So, what does one do when students *don’t* make a leap, even after a good question? Sometimes even the best question is not enough to lead a student to understanding. My advice is: Ask a smaller question.

Recently, for example, I was working with a student who was trying to learn to do some mental math. She was a relative stranger to doing math in her head, so she was having difficulty with most parts of the process. I was using the equation:

15 x 12

I like this equation because it makes use of 10s, 2s, and 5s – all of which are important for developing multiplication strategies. She looked at the equation and just shrugged.

“I don’t know. I can do it with paper.”

“Ok,” I said. “Do you know what 10 x 5 is?” This is a smaller question.

“50”, she said.

“What about 10 x 2?” I asked.

“20”.

”Does that give you any ideas?” I was trying to leave her room to make a leap to decomposing, but she wasn’t able to make a connection.

“I don’t know what 10 x 12 is.” She said.

“How would that help you?” I asked.

“I could do 10 x 12 and then 5 x 12.”

I then asked her a series of smaller questions, trying to leave a trail of crumbs for her to follow conceptually. We wrote on some paper we were sharing.

“What’s 3x 10? 4 x 10? 8 x 10? 10 x 10? What do you notice about what happens when you multiply by 10?”

She looked at her answers on the paper and thought about it. Her face lit up and she said, “You add a zero at the end when you multiply by 10.” She was right… and she was wrong. I tried to head this off by reframing her statement:

“I think I see what you’re saying. You end up with a zero in the ones place when you multiply whole numbers by 10?”

“What?” She said.

“Are you actually *adding* anything? What happens when you add zero?”

She thought about this and then said, “Oh, right. OK. You’re *putting *a zero in the ones place when you make something 10 times bigger.”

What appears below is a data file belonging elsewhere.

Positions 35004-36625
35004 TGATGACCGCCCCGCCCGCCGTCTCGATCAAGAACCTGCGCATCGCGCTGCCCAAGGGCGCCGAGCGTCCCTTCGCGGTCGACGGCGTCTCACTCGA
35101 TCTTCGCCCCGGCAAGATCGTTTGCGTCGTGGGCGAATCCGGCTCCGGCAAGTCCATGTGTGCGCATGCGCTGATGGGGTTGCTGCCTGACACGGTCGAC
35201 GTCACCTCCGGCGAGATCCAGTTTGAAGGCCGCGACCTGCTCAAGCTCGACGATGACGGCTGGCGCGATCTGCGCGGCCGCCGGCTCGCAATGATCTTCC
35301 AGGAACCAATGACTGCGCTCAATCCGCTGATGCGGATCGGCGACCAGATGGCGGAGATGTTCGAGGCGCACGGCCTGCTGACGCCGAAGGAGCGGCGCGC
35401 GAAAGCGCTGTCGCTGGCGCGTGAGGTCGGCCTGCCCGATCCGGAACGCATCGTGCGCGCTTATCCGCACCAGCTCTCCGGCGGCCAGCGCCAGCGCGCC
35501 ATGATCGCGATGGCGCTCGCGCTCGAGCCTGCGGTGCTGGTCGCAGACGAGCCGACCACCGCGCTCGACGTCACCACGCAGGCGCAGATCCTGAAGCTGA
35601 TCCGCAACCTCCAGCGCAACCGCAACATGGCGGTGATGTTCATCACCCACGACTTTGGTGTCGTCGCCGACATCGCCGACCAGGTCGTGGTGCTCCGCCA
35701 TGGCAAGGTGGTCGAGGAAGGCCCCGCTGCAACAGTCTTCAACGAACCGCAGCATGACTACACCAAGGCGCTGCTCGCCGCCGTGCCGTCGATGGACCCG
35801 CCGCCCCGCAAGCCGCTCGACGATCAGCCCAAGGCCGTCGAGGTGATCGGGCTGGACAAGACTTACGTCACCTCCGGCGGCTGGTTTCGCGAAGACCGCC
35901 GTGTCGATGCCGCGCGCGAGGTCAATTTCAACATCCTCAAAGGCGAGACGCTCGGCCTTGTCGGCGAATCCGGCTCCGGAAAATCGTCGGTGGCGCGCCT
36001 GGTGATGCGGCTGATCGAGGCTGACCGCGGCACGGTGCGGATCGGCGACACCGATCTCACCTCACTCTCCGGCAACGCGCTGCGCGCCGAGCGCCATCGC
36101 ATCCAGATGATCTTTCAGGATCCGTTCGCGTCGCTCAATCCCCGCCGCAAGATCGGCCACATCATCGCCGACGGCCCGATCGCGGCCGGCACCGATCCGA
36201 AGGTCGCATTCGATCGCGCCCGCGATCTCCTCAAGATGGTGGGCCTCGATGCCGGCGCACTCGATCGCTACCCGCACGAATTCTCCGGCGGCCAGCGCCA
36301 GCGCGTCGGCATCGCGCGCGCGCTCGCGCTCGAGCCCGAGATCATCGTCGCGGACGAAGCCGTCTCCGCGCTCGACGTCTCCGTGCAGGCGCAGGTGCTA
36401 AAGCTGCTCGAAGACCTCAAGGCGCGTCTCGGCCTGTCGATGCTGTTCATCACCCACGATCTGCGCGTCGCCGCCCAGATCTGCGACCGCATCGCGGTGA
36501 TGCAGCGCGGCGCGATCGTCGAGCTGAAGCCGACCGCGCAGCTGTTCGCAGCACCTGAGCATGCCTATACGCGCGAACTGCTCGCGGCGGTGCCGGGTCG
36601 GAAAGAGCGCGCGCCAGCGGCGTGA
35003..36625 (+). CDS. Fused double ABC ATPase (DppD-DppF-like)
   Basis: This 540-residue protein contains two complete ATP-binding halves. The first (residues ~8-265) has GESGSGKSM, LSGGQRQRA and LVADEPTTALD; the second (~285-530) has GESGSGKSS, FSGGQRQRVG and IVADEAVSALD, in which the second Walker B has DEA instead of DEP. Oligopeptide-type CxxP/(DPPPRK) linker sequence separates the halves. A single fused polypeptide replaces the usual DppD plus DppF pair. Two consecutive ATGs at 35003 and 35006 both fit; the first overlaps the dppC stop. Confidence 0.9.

I thought, OK, I can work with that.

Now I asked her, “So what’s 12 x 10?” She looked confused again so I helped her remember her own advice: “What did you tell me happens when you multiply by 10?”

“You put a zero in the one’s place because… wait, is it 120?”

“Yes!” I said. “Why?”

“Because when you multiply by 10, you put a zero in the ones place!”

This is an emerging understanding – I still want her to understand what happens multiplicatively when multiplying by 10 – but focusing on smaller questions allowed her access that she didn’t have when we began.

When a student is stuck, and I’m looking for smaller questions, I think about:

What is a concept the student would have to understand to do what she needs to do?

How could I ask a simpler question (or problem) to give her the chance to figure this out?

If I were thinking of the current problem as the *end* of a series of problems (a “goal” problem) what would previous versions look like?

Would using smaller numbers help?

Would using a simpler situation help?

Is there another piece of her work I could have her look at that might yield some insights.

As most ALN Interventionists can tell you, the first few attempts at smaller questions seem difficult. But, once you get the hang of them, the practice of asking a smaller question to encourage making a developmental leap will be second nature.